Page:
Authors
Valverde, PA; Burhansstipanov, L; Patierno, S; Gentry, S; Dwyer, A; Wysocki, KL; Patterson, AK; Krebs, LU; Sellers, J; Johnston, D
MLA Citation
Valverde, Patricia A., et al. “Findings from the National Navigation Roundtable: A call for competency-based patient navigation training..” Cancer, vol. 125, no. 24, Dec. 2019, pp. 4350–59. Pubmed, doi:10.1002/cncr.32470.
URI
https://scholars.duke.edu/individual/pub1409904
PMID
31503340
Source
pubmed
Published In
Cancer
Volume
125
Published Date
Start Page
4350
End Page
4359
DOI
10.1002/cncr.32470

Perspectives on Inflammatory Breast Cancer (IBC) Research, Clinical Management and Community Engagement from the Duke IBC Consortium.

Inflammatory breast cancer (IBC) is an understudied and aggressive form of breast cancer with a poor prognosis, accounting for 2-6% of new breast cancer diagnoses but 10% of all breast cancer-related deaths in the United States. Currently there are no therapeutic regimens developed specifically for IBC, and it is critical to recognize that all aspects of treating IBC - including staging, diagnosis, and therapy - are vastly different than other breast cancers. In December 2014, under the umbrella of an interdisciplinary initiative supported by the Duke School of Medicine, researchers, clinicians, research administrators, and patient advocates formed the Duke Consortium for IBC to address the needs of patients in North Carolina (an ethnically and economically diverse state with 100 counties) and across the Southeastern United States. The primary goal of this group is to translate research into action and improve both awareness and patient care through collaborations with local, national and international IBC programs. The consortium held its inaugural meeting on Feb 28, 2018, which also marked Rare Disease Day and convened national research experts, clinicians, patients, advocates, government representatives, foundation leaders, staff, and trainees. The meeting focused on new developments and challenges in the clinical management of IBC, research challenges and opportunities, and an interactive session to garner input from patients, advocates, and community partners that would inform a strategic plan toward continuing improvements in IBC patient care, research, and education.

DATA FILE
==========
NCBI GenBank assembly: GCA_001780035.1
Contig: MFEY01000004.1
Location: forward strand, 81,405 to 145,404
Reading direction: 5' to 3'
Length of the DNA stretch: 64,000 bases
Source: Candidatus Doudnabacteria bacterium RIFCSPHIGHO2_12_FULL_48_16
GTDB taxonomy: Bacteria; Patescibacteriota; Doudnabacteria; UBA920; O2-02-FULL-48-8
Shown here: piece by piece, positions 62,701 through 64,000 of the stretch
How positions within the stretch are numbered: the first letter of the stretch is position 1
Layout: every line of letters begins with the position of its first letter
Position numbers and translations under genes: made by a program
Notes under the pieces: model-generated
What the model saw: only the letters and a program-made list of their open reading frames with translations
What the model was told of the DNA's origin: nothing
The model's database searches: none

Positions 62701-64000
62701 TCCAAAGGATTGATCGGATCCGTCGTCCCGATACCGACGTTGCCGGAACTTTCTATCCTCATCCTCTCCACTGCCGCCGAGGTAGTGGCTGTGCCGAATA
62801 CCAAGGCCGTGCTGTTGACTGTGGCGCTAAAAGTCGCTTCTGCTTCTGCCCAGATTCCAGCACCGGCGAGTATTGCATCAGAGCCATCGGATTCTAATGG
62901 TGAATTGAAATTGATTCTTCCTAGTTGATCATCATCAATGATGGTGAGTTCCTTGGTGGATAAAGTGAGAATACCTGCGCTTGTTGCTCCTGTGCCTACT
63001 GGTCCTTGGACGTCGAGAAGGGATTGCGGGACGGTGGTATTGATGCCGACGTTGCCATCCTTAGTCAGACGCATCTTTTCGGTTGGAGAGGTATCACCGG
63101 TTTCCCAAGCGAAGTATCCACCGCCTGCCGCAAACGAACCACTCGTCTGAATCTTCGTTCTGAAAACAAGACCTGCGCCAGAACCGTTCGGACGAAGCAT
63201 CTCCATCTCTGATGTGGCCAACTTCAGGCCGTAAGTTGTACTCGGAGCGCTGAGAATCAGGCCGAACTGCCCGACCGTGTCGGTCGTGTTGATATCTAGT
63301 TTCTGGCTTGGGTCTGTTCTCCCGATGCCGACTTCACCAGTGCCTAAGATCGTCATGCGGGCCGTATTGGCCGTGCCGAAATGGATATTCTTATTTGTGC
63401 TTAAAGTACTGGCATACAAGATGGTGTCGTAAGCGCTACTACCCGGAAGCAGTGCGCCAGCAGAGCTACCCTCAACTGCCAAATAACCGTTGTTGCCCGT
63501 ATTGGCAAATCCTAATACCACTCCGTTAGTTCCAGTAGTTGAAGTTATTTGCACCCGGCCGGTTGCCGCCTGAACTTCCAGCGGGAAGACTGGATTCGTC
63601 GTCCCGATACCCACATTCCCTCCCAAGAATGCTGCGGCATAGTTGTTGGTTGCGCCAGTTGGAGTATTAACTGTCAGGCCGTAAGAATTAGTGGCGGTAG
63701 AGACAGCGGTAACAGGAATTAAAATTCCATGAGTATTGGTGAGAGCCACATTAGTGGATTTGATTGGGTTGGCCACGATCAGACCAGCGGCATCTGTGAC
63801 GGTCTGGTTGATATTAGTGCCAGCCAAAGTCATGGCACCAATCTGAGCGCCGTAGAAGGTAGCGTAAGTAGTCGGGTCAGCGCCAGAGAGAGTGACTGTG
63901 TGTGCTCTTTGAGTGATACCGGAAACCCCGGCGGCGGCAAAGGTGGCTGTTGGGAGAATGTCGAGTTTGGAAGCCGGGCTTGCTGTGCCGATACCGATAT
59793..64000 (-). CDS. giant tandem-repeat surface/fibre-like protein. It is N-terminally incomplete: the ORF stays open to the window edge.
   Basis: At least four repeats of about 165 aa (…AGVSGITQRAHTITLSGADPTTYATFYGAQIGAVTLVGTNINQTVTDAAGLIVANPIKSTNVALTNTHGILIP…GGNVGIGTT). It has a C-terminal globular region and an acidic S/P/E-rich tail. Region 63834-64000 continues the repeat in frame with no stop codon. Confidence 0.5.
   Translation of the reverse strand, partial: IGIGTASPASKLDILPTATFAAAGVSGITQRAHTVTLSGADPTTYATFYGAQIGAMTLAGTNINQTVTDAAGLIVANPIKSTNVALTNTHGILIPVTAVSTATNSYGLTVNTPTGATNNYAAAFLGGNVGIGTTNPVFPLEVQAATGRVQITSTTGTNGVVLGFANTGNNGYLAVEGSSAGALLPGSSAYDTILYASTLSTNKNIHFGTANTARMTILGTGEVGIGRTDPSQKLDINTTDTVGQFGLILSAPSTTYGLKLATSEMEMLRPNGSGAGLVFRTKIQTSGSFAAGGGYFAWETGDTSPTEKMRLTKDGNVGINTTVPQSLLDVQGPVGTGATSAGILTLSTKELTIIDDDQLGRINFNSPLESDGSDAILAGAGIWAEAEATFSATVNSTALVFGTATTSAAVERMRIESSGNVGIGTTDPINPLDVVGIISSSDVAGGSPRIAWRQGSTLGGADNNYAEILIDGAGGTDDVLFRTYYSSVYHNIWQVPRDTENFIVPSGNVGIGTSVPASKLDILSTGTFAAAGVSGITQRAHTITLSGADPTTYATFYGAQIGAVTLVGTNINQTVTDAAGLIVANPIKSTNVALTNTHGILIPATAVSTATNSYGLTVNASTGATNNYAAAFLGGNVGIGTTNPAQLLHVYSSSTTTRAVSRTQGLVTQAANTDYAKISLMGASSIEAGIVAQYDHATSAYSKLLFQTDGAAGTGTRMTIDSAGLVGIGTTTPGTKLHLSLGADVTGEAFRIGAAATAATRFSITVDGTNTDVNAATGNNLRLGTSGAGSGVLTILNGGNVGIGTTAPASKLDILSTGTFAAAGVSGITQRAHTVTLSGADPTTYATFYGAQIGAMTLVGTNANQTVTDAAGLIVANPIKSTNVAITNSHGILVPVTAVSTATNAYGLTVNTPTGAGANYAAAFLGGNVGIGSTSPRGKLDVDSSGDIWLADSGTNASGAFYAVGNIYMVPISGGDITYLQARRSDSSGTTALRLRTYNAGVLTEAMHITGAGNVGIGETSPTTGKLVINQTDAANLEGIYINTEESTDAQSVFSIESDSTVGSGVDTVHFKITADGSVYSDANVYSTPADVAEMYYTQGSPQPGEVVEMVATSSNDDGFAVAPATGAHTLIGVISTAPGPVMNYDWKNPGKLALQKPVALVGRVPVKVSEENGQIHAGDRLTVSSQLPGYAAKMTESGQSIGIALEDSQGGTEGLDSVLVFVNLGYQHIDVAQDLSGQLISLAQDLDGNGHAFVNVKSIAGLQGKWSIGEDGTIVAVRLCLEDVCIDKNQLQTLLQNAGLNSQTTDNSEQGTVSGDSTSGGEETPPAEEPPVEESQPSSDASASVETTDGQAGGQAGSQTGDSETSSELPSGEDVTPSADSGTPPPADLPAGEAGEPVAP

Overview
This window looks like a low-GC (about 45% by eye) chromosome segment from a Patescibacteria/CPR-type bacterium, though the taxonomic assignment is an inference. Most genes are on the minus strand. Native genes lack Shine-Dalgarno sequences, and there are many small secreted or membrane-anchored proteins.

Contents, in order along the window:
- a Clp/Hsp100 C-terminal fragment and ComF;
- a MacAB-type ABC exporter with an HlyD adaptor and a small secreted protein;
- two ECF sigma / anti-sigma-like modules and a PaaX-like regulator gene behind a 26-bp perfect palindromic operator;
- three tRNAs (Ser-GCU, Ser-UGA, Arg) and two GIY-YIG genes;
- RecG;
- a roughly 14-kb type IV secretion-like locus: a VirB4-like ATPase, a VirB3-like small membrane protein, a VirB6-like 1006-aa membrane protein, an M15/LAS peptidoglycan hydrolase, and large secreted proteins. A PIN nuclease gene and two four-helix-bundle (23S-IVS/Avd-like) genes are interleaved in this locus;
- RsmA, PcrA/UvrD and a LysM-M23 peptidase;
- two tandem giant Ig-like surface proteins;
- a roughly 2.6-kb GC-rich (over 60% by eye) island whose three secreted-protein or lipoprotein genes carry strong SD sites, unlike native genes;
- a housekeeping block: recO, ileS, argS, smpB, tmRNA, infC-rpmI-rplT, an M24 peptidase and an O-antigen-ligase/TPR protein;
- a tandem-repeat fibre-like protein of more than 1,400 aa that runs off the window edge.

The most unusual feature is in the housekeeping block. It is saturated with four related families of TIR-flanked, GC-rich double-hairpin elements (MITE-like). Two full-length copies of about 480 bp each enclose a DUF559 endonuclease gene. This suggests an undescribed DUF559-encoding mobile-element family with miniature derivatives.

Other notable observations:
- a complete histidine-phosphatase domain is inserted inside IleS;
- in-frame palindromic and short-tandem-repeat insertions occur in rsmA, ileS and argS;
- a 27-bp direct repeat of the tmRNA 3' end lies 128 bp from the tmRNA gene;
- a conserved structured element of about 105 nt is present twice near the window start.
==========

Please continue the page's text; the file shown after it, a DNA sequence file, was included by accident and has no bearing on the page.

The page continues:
Authors